Morning Market Update May 1: May Day?

May 1st, 2013 by

Gold is seeing marked consolidation today on disappointing economic news and some profit taking ahead of the FOMC meeting press release this afternoon. A slowdown in Chinese PMI was notably bearish for industrial metals overnight, including silver.

With the May Day holiday in much of Europe and the last day of a three day Chinese holiday today, much of the physical buying in precious metals that has been supporting prices is absent. Many traders are also standing aside today, waiting on the FOMC announcement and the ECB rate decision tomorrow.

In the U.S., the ADP private payroll report was much weaker than forecasr – a 119,000 gain versus the 158,000 expected. Adding to the recent string of bad economic news, construction spending hit a 7-month low, and manufacturing activity slowed down in April.  This has stocks lower, and the dollar hit a two-month low. Oil prices are also down on fears of global economic slowdown.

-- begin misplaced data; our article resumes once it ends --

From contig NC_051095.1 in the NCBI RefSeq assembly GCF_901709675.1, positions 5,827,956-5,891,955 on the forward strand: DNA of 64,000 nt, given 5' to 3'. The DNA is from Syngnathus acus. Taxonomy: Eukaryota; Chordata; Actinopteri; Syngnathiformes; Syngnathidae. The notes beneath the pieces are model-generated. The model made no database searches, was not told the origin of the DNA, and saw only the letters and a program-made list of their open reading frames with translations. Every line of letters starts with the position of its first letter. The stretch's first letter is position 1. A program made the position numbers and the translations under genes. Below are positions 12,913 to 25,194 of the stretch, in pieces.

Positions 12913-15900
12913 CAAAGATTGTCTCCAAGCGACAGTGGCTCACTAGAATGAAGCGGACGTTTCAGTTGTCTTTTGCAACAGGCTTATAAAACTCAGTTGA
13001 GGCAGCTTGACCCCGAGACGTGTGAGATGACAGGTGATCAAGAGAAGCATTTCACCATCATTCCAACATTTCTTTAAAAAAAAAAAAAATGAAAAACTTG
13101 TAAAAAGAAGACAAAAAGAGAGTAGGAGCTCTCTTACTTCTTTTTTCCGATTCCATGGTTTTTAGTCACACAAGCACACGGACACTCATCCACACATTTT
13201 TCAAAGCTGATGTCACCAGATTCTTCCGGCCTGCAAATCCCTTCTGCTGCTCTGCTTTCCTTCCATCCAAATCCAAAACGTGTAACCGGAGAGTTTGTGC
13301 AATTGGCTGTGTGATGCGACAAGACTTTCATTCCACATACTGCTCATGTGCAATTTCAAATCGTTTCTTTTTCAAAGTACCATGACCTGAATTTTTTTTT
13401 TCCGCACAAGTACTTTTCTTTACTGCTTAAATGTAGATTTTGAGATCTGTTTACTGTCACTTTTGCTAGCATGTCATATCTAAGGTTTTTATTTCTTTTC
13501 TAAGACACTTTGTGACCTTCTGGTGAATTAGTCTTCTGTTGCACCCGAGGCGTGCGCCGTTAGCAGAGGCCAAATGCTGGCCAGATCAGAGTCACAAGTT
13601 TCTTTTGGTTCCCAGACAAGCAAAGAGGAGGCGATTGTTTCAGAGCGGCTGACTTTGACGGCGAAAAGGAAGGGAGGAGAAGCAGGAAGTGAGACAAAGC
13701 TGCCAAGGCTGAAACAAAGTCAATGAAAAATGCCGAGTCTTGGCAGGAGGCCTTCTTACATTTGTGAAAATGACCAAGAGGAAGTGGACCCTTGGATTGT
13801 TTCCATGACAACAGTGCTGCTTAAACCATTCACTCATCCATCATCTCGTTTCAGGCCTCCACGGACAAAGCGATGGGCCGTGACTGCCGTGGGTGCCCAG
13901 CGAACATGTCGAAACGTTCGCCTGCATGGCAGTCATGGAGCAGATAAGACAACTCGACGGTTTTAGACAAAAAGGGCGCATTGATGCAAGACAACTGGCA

The bad news should pretty much clinch a decision by the Fed to continue its $85 billion a month bond purchase program to inject liquidity into the market and keep interest rates near zero. However, the economy will have a hard time turning around if the banks continue to hold the cash instead of lending it to businesses and consumers.

The bad news from the U.S. combined with weak economic news in Europe to spark some profit taking. The euro currency rose above 1.32 against the dollar.

In Japan, the Nikkei was also down on bad earnings reports in the semiconductor sector and some profit taking. Markets in Hong Kong and China are closed.

With today’s lighter volume in precious metals, we may see some intermediate stops triggered. If so, the return of more physical buyers tomorrow may result in some bargain hunting. It is hard to imagine the Fed curtailing quantitative easing or raising interest rates in this environment. Ultra-low interest rates reduce the opportunity cost of holding precious metals, though gold ETFs are still seeing outflows as investors chase returns in the equities markets.

by David Peterson